3. Asians are Short
The shower in our hotel was built precisely for my 5'3" wife. I felt like a giant.
4. I Love Asians
After all my comments about how much I loved the Asian people we were meeting on our trip, my wife suggested it was because their size didn't allow them to intimidate me...I think she's right. Still trying to figure out the Freudian creep-show with that, but I think she's on to something.
5. Golf in Hawaii is Better Than Anyplace Else
I played at Luana Hills Country Club. And it felt like I was playing in Jurassic Park. You know why? Because that area is where they filmed Jurassic Park! Jungle golf is unreal.
6. Wailua Bay Beach is My Favorite Place in the World
Not much comes close. The water is turquoise. The beach is white and soft. And the crowds are on Waikiki. It's perfect.
7. Our "Continual Wedding Album" Continued in Oahu
Many of you made fun of this idea when we started it. But it's turned into one of my all time favorite things. You can view our Facebook album here.
8. Great Service is as Important as Great Food
We got the opportunity to eat at Allan Wong's, touted in Gourmet Magazine as their #8 best restaurant in the world. The food was lovely. But more impressive than that was the service. (We had never been in a fancy-schmancy restaurant like that before). The courtesy. The kindness. The staff coming to a halt when my wife stood up to find the bathroom. The way another staff member walked her there. It was perfect. And just as my 25% gratuity to our waiter seemed almost too low, I now feel that my typical 20% raise to the wait staff at Chili's is incredibly high for what you get out of it, which is simply your food brought to you.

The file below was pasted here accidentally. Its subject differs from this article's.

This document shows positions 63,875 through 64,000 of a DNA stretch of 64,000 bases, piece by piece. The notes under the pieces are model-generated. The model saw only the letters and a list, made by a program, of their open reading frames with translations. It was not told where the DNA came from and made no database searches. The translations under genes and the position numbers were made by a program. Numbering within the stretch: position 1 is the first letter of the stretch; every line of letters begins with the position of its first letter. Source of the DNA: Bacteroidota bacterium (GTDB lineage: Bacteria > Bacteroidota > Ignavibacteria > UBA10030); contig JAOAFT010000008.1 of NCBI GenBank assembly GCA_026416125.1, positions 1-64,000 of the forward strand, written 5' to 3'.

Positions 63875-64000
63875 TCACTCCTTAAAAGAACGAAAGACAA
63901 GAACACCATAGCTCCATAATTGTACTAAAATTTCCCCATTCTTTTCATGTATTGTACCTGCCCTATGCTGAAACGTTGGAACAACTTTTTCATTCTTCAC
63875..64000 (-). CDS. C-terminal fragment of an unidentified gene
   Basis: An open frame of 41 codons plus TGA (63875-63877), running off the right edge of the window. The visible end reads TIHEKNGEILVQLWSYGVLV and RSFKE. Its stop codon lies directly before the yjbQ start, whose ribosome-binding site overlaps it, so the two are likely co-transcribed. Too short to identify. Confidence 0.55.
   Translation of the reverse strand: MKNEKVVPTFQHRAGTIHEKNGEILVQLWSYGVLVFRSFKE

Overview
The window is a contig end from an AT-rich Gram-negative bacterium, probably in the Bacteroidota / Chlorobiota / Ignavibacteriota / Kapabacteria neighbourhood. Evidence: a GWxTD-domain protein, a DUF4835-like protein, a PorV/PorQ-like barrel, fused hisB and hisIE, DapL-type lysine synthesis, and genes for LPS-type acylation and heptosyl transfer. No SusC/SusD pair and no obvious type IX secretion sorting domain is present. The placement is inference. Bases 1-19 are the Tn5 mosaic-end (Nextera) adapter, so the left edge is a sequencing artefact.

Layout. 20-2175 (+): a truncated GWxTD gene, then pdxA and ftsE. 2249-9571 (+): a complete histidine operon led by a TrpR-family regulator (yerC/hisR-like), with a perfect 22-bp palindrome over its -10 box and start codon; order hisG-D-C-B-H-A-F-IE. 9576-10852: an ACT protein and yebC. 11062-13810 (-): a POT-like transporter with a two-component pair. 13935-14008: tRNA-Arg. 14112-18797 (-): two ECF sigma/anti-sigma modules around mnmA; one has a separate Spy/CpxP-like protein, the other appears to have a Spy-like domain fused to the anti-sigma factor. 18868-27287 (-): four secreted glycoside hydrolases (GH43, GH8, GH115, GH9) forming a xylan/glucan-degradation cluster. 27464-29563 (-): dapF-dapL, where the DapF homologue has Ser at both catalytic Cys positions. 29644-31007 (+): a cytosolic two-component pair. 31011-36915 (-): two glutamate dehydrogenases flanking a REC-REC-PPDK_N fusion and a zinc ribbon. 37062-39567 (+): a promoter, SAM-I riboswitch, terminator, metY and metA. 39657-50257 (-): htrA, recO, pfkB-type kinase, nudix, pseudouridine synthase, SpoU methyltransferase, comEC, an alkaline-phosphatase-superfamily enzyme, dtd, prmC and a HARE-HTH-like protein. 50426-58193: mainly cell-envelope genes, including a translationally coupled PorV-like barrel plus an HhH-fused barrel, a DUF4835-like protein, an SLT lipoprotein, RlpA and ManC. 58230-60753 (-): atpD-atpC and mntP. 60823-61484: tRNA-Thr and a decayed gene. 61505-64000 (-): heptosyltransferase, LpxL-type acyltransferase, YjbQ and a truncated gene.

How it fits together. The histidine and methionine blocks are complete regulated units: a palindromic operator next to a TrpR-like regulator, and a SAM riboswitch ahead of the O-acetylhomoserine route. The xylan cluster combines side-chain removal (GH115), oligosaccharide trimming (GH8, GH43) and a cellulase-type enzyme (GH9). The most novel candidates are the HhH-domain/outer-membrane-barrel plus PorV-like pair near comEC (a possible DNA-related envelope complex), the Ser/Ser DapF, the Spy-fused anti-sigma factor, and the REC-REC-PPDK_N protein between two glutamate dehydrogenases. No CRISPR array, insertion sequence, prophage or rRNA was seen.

9. Are You Sure You're a Doctor?
Someone got sick on both our to and return flights. Each time, a flight attendant asked over the loud speaker if there was a doctor on board. One lady jumped up, started walking back, and the flight attendant said, "Are you a doctor? A nurse?" She replied, "A physical therapist...well, uh, I have a doctorate." My wife, also a physical therapist, rolled her eyes and stayed seated. What did this lady think she was possibly going to be able to do in that situation? Fortunately, an RN was also on board, and our ambitious friend quickly returned to her seat.
10. Hawaii Makes You Hot
Within a week, my skin became baby smooth and my post-nasal drip was gone. An hour back in evil Chicago, and it all came back.
11. Hawaiians love that Hawaii 5-0 is Being Made
Every night, we heard ratings news about the new Hawaiian remake on the evening news.
We had a wonderful time!
Posted by Eric Olsen at 9:19 AM
December 17, 2010
As an adult, I now only have one recurring dream. That my contact lenses are too big for my eyes. They've grown into the size of pancakes, and I try to shrink them but can't.
I have this dream often. And this morning, when I went to get a new pair of contact lenses, I opened up the left one, and the contact was too big for my eye. It turns out that contacts must be made like cookie-cutter cookies. Because the leftover dough from around the cut-out of the lens was still attached.
It was horrifying. Because I felt so awake. And yet, this was my dream-life. So, have these dreams all been leading up to today? Have I reached some sort of life milestone here? Or am I still dreaming?
December 16, 2010
I'm comfortable with the Trinitarian idea that in the beginning, there was the lover, the beloved and love itself (Father, Son, Spirit). A creative trifecta. Not passive. Not bored. Not lonely.
And that both the Earth and we ourselves are the creative output of that love. So, depending on how you view time, if we have inspired any of that creation, that would make us...
Posted by Eric Olsen at 6:26 PM
December 15, 2010
During the fundraising for this project, a California leader stated that, "If we can't save the Hollywood sign, what can we save?"